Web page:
So say I have the database project in D:\DBProj and the Post deployment script would go in D:\DBProj\Post-Deployment.
But another person may choose to save the same DB project that I deliver in a different location, say E:\DBProj and the post deployment script would go in E:\DBProj\Post-Deployment\.
So this is the reason I cannot hardcode the file path or specific the file path within the DB Project’s post deployment script. Is there a different method or some sort of enhancement that I can do to get this working? Thanks!
Another thing I can do is to get the current post deployment script directory (eg: E:\DBProj\Post_Deployment\ ) and use the same path for the flat file and format file.
But how do I get the current physical directory from xp_cmdshell or using something else?
Say I have a editor open which is saved to E:\DBProj\TestEditor.sql.
How do I get the path information? Thanks!
Ok, I understand. xp_cmdshell path specifications are always relative to the location where SQL Server is installed. So, when you specify "D:\DBProj\Data_FlatFile.txt" for example, the procedure tries to load the file from the D: drive of the SQL Server, which may or may not exist. I’m not familiar with VS, but I got told by my C# developers that you should be able to define somewhere in the deployment project some sort of post-deployment actions and in those you can use variables that determine the current directory for you, go to the subfolder where the sql file resides and run this. I would go for SQLCMD because this works with workstation file location rather than server ones. Another reason to switch could be, that you can not rely on the fact that xp_cmdshell access will be allowed on the instance to which you install your database. A lot of DBAs tend to disable it for security reasons.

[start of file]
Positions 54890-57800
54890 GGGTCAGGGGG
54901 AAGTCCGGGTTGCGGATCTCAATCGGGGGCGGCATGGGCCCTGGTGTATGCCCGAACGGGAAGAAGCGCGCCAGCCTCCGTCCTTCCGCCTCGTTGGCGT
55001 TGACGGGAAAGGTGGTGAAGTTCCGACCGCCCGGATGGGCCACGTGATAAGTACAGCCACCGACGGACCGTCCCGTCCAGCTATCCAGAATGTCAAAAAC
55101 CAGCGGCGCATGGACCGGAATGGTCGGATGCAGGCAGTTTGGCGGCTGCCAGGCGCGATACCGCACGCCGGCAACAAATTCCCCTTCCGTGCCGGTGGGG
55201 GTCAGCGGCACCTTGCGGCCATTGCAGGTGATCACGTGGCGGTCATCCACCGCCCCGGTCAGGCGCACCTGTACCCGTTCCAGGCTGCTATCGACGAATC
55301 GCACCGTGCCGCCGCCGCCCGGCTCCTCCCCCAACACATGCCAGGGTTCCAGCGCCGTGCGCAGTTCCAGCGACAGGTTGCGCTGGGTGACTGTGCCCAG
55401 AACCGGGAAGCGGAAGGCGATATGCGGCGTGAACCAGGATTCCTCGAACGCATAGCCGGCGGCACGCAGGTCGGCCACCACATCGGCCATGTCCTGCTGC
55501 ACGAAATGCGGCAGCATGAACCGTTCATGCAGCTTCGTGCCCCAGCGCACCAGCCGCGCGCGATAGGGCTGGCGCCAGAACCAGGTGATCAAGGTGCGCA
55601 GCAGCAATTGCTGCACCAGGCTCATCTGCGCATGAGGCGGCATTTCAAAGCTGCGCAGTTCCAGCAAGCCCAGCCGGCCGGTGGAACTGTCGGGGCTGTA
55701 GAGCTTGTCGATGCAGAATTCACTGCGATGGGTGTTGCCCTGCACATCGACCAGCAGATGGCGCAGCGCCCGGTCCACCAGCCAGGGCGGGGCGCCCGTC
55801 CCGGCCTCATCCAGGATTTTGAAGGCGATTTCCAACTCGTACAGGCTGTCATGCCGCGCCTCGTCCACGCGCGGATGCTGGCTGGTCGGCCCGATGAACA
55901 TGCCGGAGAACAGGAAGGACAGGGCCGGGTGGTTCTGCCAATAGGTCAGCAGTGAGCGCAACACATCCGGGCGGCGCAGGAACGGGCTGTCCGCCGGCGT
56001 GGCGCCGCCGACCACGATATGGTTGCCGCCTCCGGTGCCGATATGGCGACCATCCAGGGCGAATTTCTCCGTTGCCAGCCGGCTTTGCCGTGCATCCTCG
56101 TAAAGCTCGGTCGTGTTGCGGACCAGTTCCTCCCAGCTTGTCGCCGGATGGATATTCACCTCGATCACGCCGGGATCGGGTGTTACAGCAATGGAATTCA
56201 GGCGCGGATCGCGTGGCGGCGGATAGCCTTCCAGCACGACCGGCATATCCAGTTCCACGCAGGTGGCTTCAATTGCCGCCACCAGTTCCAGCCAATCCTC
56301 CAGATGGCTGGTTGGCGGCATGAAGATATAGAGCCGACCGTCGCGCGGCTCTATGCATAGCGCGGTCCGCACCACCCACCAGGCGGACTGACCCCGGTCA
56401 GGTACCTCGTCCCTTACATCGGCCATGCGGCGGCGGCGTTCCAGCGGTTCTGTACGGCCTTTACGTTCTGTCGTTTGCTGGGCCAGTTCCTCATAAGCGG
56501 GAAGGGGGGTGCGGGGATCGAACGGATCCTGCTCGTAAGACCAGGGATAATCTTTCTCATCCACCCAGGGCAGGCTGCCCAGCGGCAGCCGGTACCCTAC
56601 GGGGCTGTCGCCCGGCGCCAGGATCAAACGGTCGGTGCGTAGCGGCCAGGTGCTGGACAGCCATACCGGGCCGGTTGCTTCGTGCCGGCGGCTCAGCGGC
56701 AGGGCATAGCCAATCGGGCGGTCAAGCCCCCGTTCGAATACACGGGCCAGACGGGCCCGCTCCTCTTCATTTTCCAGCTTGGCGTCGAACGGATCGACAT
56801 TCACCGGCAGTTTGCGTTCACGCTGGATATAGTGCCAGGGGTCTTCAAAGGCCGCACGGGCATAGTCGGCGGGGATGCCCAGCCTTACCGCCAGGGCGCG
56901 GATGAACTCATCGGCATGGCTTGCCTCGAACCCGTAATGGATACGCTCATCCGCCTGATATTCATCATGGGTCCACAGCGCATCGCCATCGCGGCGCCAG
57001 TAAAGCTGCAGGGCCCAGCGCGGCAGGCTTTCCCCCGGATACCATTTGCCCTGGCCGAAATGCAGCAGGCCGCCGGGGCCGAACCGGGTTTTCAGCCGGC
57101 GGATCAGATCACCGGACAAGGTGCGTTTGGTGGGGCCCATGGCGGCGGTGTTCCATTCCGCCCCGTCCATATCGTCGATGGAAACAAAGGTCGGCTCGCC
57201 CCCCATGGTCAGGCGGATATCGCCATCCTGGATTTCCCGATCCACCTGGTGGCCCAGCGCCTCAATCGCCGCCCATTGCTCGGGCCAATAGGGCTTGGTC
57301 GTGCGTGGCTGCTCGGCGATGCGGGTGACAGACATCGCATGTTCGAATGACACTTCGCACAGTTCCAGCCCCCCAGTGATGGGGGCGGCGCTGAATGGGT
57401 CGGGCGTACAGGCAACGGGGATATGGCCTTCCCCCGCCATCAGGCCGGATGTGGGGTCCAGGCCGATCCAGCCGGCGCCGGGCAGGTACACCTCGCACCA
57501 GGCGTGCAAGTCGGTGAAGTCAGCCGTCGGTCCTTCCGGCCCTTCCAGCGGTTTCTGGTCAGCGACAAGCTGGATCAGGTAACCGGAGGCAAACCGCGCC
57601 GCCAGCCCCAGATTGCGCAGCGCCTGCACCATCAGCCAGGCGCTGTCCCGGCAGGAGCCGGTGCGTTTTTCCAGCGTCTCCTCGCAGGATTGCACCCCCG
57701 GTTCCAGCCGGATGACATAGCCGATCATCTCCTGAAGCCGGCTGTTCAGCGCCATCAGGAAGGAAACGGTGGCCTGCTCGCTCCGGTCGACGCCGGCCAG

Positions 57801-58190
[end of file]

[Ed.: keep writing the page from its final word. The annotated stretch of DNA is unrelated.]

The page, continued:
Thanks FrankKalis. Good to finally hear that there is a way to get this information. How do I identify this using SQLCMD?
I finally figured out where to set the environment variable (Project -> properties ->Deploy ->Sql Command Variable file ->Edit ->Here gave Variable Name as ProjDirpath and Variable Value as ‘D:\DBProj\’. Then I created the environment variable from Computer -> Properties -> Advanced System Settings -> Environment Variables -> NEW -> specified the same variable name and variable value. But now the problem is, it is again harcoding the path.
So how/what should I specify in the sqlcmdvars to get the current working/solution directory path? Thanks!
What I tend to do is something like this: Have a batch file named backup_check.cmd
@ECHO Off SETLOCAL EnableDelayedExpansion SET THESERVER=%1 SET CURRENTDIRECTORY=%CD% SET THESUBDIRECTORY=%CURRENTDIRECTORY%\SQLCMD-Scripts\Backup-Check.sql SQLCMD -S "%1" -b -i %THESUBDIRECTORY% -v dbname = "%2"
backup_check.cmd SomeServer\SomeInstance SomeDatabaseName
Oops, got distracted and didn’t realise you have posted another reply in the meantime. My answer was targeted at your second but last post. To be honest, I have no clue how to deal with sqlcmdvars in Visual Studio, because I don’t use VS.